Many of you have indeed warned that this was coming. Many of us have felt that the next outburst of racist violence was imminent. It wasn’t hard to read the signs. This polarisation existed long before March 15th, 2019. It has been nurtured by white paranoia not, as they will claim, by our incapacity to ‘integrate’. Maybe a part of me misses the naive hope of ‘unity’, of a big umbrella that covers us all. But if so, that part of me is remaining extraordinarily silent these days. Instead, I accept the lines that have been drawn by white supremacy. But I will not call this the ‘good’ that comes from white terrorism, it is simply the state of things. Still, I’m glad that we’re on the same side of this line. There’ll even be a few white people join us – pushed out of the middling, complacent centre. Even on this side, we need not assume we’ll be one easy, unified group. Instead we’ll need to be able accept the discomfort that will be provoked by the differences and disagreements between us.
I hope you are well.
I know that as March 15th, 2019 approached some of you had invested a sneaky portion of hope in a movement that would be taking to the streets. After all these years we’ve spent searching for an opening that we might dive into, tunnelling in subterranean networks, hoping to undermine and topple this whole catastrophic edifice only to hit the next dead-end, it makes sense to find a bit of light and come up for air. I can see why schoolkids walking out of class for a climate strike might seem like both a beacon and an oxygen mask. I couldn’t be invested in the same way, but I’m a cynic and I’m running a bit too short on hope to be doling it out.
Still, I’m sorry that how this day turned out would so brutally shatter that hope. I mightn’t have shared it with you, but I did share the despair and sorrow for the dead that you felt, as well as concern for the Muslim community who, it seems, will just not be allowed to get on with living as they wish, due to serving as the necessary scapegoat for fragile racists everywhere.
I have to admit that I also felt a little haunted about how some of us had, just 4 days earlier, in an open discussion about climate change, been talking about the danger of environmentalism and sustainability politics in this country finding common cause with anti-immigration and white nationalist sentiment. That so soon after this chat, the self-described eco-fascist would strike. Of course, despite its shortcomings, I do not believe that it was the environmental movement that spat forth the white supremacist terrorist. He was simply and entirely a product of the trajectory of Islamophobia, racism and white nationalism in this country.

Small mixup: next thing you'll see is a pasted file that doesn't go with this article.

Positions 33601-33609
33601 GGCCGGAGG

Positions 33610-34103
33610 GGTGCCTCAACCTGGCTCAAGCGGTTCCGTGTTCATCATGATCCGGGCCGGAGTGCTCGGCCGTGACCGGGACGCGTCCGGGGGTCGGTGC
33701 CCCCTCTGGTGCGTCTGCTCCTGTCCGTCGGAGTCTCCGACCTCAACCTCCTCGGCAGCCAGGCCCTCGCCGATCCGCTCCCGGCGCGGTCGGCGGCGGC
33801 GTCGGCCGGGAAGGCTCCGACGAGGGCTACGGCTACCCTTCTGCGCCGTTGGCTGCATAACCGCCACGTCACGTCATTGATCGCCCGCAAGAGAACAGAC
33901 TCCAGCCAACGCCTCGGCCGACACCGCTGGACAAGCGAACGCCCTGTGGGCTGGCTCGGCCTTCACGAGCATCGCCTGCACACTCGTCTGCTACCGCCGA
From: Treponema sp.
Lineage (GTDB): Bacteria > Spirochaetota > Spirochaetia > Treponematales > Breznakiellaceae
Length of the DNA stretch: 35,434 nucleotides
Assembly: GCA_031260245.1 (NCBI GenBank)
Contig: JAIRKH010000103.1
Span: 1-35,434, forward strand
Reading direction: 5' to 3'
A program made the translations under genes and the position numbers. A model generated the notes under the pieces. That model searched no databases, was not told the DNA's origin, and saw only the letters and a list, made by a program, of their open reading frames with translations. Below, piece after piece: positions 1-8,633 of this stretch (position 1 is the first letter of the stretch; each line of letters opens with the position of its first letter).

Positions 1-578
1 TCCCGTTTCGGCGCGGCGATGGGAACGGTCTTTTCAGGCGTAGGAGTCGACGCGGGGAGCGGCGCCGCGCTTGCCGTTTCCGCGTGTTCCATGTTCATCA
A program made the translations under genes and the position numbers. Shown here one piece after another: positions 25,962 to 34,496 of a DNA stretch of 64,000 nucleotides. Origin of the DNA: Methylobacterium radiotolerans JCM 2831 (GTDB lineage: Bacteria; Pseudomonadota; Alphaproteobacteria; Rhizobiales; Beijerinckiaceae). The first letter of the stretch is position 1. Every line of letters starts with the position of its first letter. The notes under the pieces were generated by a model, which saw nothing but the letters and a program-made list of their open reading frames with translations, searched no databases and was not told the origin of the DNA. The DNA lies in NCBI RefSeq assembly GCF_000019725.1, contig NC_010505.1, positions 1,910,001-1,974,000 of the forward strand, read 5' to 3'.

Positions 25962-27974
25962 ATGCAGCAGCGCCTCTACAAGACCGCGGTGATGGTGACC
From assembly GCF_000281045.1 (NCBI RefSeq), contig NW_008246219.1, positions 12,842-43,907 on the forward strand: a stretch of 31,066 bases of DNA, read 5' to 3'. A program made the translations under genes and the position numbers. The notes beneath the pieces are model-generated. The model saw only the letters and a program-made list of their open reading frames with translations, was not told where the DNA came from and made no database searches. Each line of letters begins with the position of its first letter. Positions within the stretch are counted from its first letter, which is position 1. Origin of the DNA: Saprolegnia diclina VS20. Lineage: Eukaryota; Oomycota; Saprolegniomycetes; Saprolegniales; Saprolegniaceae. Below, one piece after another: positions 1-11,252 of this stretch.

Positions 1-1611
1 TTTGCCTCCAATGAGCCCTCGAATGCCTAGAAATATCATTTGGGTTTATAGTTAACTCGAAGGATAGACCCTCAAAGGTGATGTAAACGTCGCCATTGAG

What haunts me about that conversation isn’t that it seems so prescient in hindsight, but how abstract it was. That it reflected more a sense of dread about possible futures, instead of what already exists. That, despite being able to genuinely say that what happened in Christchurch doesn’t surprise me – echoing the sentiment of so many Muslims since – it still was shocking. Shocking because of its capacity to erupt time, to scatter the future into fragments that can’t be grasped because of the overwhelming reality of the present.
So: hope and dread.
I’m stealing the words of a friend who, in the hours after the terrorist massacre, would aptly relate a sentiment of how in these times of crises and precarity, hope and dread seem to live alongside each other. I liked this framing, but it also presents a problem of time – that these are emotions that are all tangled up in a sense of how things will be in the future. And in this moment, there is no time for the future.